And I never found another illiterate

To share with. Your name should be

A brand. The values you stand for –

It should ignite a revolution

Lead a riot, – a rebellion to freedom.

Or otherwise you are a slave

A prisoner freed with cross heavy

Your shoulders droop head

In submission and your tongue tied –

Or unto yourself you declare

A march on liberty, for there is not,

Any worthwhile living as living with pride.



(By Sadiqullah Khan – The Brave Voices Poetry Journal Solidarity Voice from Pakistan, Dr Sadiqullah Khan is a gifted poet of immense insights and creativity. Writing on a range of subjects his themes are social, spiritual and politically aware. Looking the domains of day to day living, delving deep into the sufferings and joys he seems to be the voice of dispossessed and the vast majority of poor he passionately identifies, yet his art touches the high mark of existential writing, unique in style and composition, he appears to lead his own genre. He belongs to Wana, South Waziristan in Pakistan)








You might wonder what poetry is.


Poetry is not written.

Poetry is not pondered

Poetry is not created

Poetry is not drafted like an architectural building

Poetry is not manufactured like goods for sale.

Poetry is not formed like a political party or an organization;

Poetry is felt.

How you feel about nature.

It emanates from deep down your heart.

The mind is not part of poetry.

It only intermediates.



(By Sitidziwa Ndoya – Poet, critic and writer)








Lovely trumpets

Heralding hopes

That gives us joy

Divine strength

In a hand full of mud

That make our future

In hazy days

these rosy blooms

Fuse rainbow hues in our hearts

Fancy hopes

Spring eternally

And make us face life challenges



(By Gopichand Paruchuri – Poet – Lecturer in English – Interest in Literature – Keen on Travelling, Head of the Department of English and Vice Principal at Guntur, Studied MA in English at Acharya Nagarjuna University)








I have worked myself out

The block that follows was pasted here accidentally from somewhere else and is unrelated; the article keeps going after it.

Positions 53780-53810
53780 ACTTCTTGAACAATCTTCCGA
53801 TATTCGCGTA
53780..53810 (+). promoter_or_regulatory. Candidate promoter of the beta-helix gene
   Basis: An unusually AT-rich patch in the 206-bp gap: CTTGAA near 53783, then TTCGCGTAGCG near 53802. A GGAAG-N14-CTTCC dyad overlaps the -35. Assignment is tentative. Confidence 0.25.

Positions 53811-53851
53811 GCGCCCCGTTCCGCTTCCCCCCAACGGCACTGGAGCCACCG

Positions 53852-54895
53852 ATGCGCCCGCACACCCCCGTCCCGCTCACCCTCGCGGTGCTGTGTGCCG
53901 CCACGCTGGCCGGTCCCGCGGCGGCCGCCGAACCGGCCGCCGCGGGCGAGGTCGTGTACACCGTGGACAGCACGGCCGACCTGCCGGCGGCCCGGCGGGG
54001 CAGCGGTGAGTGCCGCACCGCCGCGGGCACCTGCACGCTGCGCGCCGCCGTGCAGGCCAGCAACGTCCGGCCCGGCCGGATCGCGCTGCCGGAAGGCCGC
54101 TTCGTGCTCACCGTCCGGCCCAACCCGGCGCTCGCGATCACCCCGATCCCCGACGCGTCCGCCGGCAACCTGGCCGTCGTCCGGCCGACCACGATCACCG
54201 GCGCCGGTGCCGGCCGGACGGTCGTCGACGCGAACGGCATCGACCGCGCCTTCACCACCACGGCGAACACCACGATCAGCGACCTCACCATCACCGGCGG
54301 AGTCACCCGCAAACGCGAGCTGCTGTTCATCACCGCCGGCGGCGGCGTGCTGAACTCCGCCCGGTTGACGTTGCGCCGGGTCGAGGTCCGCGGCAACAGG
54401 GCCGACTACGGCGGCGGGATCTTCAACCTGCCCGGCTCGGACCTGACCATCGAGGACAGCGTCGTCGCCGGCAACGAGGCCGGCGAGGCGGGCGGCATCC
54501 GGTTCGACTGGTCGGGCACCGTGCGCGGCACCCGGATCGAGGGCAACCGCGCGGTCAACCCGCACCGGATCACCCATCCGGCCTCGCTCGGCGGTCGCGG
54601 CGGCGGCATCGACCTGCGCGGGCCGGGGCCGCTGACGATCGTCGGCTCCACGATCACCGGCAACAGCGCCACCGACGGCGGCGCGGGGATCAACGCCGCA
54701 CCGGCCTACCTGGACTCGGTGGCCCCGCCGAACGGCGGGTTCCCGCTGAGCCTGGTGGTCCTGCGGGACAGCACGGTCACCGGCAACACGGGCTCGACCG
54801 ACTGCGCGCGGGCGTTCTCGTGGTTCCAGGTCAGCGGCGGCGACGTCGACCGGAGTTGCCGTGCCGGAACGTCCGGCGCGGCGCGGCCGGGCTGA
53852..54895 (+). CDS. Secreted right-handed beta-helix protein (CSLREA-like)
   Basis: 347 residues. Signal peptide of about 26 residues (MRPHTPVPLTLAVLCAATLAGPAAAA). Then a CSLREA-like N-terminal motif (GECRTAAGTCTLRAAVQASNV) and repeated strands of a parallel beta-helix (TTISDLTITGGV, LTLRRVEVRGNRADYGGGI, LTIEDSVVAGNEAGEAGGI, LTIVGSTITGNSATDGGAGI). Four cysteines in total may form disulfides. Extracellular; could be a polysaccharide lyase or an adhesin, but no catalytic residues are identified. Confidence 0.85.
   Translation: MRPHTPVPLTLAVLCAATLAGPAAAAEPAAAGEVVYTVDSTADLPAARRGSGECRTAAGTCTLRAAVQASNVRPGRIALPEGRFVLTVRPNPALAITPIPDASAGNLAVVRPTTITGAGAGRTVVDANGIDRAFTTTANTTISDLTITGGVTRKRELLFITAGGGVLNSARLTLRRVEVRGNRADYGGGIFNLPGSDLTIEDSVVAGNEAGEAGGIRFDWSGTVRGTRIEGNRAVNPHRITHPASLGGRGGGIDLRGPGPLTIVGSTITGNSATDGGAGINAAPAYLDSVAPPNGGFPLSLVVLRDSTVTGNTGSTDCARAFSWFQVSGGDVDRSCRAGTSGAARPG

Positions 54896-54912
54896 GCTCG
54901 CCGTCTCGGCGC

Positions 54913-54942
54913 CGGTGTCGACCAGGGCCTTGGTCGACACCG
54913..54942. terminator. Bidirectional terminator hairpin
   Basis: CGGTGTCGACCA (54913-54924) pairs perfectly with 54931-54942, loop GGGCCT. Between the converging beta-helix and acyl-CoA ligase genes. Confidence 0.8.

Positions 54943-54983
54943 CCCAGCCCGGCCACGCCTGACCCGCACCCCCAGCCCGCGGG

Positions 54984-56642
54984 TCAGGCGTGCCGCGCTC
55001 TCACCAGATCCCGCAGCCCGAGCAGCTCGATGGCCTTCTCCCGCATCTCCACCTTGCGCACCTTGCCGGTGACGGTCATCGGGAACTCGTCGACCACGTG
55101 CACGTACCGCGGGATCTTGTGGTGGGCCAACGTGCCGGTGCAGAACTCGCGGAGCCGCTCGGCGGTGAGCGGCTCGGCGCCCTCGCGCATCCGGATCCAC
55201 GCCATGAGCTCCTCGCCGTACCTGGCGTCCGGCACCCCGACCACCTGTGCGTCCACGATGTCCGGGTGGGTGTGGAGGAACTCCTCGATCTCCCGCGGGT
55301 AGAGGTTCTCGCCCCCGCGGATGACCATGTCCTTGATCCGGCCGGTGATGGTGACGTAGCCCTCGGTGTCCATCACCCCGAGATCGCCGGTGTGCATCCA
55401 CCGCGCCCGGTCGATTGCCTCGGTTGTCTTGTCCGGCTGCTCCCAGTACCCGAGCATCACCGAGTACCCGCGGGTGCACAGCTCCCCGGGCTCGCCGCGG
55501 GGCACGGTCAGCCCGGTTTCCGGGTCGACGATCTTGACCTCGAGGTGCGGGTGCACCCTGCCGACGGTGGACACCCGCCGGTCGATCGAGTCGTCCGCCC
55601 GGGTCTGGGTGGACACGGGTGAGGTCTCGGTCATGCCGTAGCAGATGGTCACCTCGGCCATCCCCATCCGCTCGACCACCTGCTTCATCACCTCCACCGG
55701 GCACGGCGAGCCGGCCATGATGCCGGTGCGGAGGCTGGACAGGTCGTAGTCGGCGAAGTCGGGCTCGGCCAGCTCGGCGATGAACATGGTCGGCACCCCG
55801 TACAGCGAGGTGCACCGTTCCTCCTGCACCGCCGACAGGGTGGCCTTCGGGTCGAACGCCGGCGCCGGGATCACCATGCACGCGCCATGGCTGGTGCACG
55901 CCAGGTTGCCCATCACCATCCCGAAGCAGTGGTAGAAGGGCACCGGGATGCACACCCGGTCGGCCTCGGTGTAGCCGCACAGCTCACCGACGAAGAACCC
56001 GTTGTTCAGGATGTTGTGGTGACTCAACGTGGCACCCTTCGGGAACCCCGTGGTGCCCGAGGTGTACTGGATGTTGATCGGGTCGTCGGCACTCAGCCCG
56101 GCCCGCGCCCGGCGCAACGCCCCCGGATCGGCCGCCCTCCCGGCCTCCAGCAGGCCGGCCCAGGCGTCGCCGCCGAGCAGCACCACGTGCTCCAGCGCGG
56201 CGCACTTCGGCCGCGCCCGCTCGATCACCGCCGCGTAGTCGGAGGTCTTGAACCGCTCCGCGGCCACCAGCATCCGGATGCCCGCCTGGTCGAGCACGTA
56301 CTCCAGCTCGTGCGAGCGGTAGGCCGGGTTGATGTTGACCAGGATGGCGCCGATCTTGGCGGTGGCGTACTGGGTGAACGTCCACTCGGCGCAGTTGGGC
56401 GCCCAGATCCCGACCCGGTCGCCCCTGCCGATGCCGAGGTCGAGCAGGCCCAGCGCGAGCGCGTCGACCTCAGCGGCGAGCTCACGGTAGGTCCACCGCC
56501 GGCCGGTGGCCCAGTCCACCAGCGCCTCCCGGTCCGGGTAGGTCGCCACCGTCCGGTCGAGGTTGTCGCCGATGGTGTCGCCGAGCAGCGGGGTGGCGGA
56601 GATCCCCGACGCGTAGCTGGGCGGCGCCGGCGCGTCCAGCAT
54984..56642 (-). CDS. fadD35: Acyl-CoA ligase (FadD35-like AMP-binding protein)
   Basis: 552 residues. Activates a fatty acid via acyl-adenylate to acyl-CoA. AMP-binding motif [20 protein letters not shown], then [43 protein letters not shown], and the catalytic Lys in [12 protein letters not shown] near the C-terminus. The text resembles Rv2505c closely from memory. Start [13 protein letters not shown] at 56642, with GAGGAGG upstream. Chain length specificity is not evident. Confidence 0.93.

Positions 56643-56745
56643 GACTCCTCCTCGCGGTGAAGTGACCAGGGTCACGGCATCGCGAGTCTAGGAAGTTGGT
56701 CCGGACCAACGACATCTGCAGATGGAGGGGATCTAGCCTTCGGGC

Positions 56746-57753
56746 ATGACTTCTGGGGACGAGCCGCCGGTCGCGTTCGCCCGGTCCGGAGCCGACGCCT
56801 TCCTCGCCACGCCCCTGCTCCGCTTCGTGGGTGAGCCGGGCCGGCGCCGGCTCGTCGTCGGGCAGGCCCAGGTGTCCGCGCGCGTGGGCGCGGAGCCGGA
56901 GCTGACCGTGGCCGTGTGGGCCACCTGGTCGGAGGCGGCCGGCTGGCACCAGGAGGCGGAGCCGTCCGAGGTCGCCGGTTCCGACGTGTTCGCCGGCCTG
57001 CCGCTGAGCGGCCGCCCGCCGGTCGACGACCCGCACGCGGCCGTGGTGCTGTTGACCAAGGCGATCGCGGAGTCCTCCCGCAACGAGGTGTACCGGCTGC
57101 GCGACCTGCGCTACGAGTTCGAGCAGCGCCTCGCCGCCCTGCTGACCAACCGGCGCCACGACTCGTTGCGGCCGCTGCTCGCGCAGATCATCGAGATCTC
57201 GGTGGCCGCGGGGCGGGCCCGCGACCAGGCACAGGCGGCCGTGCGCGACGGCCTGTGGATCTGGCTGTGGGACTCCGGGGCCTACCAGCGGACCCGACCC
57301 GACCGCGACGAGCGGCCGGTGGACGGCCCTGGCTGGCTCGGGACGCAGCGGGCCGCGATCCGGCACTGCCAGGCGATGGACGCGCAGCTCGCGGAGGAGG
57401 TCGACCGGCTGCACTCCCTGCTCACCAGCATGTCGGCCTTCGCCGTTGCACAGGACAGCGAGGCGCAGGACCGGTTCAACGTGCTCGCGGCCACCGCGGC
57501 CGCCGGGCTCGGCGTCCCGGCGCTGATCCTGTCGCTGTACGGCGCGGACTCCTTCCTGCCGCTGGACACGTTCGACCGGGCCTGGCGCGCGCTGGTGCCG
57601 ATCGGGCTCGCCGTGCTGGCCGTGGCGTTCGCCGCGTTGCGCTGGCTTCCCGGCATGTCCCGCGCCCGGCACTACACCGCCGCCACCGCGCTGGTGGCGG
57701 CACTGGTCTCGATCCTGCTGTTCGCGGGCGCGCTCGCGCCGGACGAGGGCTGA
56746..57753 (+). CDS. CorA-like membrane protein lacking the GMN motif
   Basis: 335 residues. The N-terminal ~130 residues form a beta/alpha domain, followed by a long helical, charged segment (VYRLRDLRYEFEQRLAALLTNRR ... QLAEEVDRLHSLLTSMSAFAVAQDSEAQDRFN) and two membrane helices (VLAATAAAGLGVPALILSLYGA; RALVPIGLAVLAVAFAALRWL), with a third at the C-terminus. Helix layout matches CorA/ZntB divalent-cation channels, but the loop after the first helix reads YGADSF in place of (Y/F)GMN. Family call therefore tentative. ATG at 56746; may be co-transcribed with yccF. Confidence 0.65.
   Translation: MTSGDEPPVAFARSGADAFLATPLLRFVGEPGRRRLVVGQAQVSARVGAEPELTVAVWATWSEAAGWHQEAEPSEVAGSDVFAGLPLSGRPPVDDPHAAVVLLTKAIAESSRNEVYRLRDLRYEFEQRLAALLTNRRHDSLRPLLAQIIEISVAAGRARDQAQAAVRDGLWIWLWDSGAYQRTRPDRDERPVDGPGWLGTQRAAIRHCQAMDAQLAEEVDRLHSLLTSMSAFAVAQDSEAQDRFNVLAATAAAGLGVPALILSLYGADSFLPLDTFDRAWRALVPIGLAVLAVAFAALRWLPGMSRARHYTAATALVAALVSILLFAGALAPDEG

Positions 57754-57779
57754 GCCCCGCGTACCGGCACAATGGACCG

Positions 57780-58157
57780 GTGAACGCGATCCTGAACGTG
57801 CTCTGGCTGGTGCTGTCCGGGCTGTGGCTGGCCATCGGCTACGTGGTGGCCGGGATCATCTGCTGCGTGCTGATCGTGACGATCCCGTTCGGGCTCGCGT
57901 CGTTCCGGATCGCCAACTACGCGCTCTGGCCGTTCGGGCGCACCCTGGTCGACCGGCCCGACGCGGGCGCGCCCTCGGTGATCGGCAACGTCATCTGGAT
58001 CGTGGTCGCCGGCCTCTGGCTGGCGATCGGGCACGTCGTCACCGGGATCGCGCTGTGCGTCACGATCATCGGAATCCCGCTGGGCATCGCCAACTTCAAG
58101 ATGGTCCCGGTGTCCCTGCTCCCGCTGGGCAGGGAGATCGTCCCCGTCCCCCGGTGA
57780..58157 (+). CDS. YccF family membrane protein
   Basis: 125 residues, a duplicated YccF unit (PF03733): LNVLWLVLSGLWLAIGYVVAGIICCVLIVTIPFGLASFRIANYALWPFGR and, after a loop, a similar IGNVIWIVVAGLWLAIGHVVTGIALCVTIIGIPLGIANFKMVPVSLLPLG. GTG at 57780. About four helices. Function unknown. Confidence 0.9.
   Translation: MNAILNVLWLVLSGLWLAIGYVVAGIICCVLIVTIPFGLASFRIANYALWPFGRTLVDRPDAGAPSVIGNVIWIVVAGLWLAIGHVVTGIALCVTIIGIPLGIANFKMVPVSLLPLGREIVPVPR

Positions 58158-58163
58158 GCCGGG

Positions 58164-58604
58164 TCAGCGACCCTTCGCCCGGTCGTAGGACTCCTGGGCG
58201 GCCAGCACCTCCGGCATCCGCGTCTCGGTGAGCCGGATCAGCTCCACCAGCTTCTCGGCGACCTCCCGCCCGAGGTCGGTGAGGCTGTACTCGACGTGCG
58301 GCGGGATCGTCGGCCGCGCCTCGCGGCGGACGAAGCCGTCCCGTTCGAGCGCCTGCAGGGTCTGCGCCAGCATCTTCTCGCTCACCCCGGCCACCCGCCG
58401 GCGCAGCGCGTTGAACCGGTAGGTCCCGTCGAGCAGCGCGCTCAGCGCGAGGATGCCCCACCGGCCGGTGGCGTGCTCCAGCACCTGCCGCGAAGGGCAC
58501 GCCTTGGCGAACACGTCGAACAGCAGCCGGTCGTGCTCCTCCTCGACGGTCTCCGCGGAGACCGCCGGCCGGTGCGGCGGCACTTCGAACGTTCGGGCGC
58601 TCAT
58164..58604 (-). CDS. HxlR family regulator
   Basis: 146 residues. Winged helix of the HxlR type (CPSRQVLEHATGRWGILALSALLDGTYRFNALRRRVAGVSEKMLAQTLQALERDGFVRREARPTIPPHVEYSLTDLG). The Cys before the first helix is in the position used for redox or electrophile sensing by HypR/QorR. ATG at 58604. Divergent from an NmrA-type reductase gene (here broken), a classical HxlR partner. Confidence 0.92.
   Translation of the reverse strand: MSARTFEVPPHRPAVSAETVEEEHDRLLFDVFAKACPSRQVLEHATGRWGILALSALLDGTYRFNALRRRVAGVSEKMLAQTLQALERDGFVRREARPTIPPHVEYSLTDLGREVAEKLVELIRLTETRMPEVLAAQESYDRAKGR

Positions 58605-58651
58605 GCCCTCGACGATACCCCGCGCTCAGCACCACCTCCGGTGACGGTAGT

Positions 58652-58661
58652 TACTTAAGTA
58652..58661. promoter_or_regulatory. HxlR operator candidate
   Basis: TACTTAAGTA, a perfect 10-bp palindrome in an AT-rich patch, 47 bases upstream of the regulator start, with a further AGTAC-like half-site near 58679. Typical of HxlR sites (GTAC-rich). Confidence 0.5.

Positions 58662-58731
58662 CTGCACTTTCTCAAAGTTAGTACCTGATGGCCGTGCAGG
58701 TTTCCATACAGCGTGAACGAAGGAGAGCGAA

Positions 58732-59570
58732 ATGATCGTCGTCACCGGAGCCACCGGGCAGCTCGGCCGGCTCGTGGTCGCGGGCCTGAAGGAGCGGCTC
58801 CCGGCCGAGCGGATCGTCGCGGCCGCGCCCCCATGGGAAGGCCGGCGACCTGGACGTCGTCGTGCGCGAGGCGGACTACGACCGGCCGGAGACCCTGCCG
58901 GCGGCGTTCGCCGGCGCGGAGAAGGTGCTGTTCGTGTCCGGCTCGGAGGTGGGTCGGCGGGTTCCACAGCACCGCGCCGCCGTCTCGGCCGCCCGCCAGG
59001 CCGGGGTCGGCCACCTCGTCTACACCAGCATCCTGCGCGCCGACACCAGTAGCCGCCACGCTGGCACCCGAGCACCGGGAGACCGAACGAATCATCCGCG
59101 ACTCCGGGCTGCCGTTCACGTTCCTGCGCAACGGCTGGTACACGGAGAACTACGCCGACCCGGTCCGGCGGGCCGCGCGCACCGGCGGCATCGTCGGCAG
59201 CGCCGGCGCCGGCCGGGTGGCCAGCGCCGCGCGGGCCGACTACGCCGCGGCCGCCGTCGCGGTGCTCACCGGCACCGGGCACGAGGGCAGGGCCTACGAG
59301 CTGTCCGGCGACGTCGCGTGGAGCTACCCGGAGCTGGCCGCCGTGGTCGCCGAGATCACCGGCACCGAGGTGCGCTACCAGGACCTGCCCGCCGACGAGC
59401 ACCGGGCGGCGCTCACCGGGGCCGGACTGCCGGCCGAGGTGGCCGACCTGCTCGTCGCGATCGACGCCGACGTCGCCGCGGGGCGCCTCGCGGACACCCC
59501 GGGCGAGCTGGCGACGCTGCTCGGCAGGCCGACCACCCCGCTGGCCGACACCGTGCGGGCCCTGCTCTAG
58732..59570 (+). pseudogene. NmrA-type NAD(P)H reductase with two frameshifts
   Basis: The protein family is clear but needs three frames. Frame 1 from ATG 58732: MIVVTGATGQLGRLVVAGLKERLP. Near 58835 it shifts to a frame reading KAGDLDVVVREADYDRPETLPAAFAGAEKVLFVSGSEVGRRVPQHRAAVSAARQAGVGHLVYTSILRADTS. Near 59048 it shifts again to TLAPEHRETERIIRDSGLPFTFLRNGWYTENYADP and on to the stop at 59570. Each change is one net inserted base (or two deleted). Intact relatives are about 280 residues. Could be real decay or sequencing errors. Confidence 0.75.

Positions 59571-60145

Shut my presence out

Not to be entitled to this shrine

That has defined its own standards

The shrine has become so sacred as ever

Not fit for persons of our character of nobility

You have to earn yourself to be their cream

I have not earned to be their desired destiny

The people are wagging in their tongues

Who else then can be there

In their minds and conscience

I am etched there at the shrine

I will not shrine myself there

For the shrine is just a place

A place like another on earth

I believe in their hearts

For their hearts are the shrines

Obituaries in my name

Are cast and dry in the sand

Cannot even sway to move them

A court order perhaps

Will change the fortunes of my demise

Lough as I did heartily

For their denial

Of my status beyond my life



(By Shepherd Zengeya – Poet  from Zimbabwe)








I sing of days gone by

I sing of years gone

I sing of seconds lost

I sing of time wasted

I sing of faces which were

I sing of faces gone

I sing of faces that are

I sing of faces not yet

I sing of faces which we yearn for

I sing of faces which we regret

I sing of faces

I sing of wants

I sing of needs

I sing of basics

I sing of shortages

I sing of deprivation

I sing of slogans

I sing of chants

I sing of songs

I sing of mourn

I sing of jovial

I sing of jubilee

I sing of truth

I sing of lie

I sing of rallies

I sing of camps

I sing of meetings

I sing of promises

I sing of pressure

I sing of stampede

I sing of queues

I sing of bribe

I sing of go slow

I sing of stay away

I sing of demonstration

I sing of strike

I sing of inflation

I sing of devaluation

I sing of fraudulent

I sing of extortion

I sing of incarceration

I sing of black mail

I sing of assassination

I sing of denunciation

I am a singer who sings not with the mouth but with my hand

I sing I sing I sing…



(By Prosper Kavunika – Zimbabwean born writer, an afrocentric social commentator who is provocative in his approach but at the same time advocating to bring back that decency we once had)








Fingers were made before forks,

I hear you say, and you further say:

Now this is your passport, pass

Giving you swift passage, to pass

On the fleas and maggots from your puss,

Putrefying litter bags

And un-gloved un-sanitised hands?

Unwiped backsides, straddle hubby’s meal:

Belief – potent love portion, to bewitch him

Into blind love;

Rational, thrown out of the window

To land on icebergs of litter.

Tarmac pockmarked with potholes

Denizens of snails whose parasites

Flow within the wanton kids’ veins to dash their green hearts.

ST Mary’s is my home, for aeons has always been

Litter bin can be like cafeteria my own trusted posterior;

Loud fart down the street leading to contaminated algae;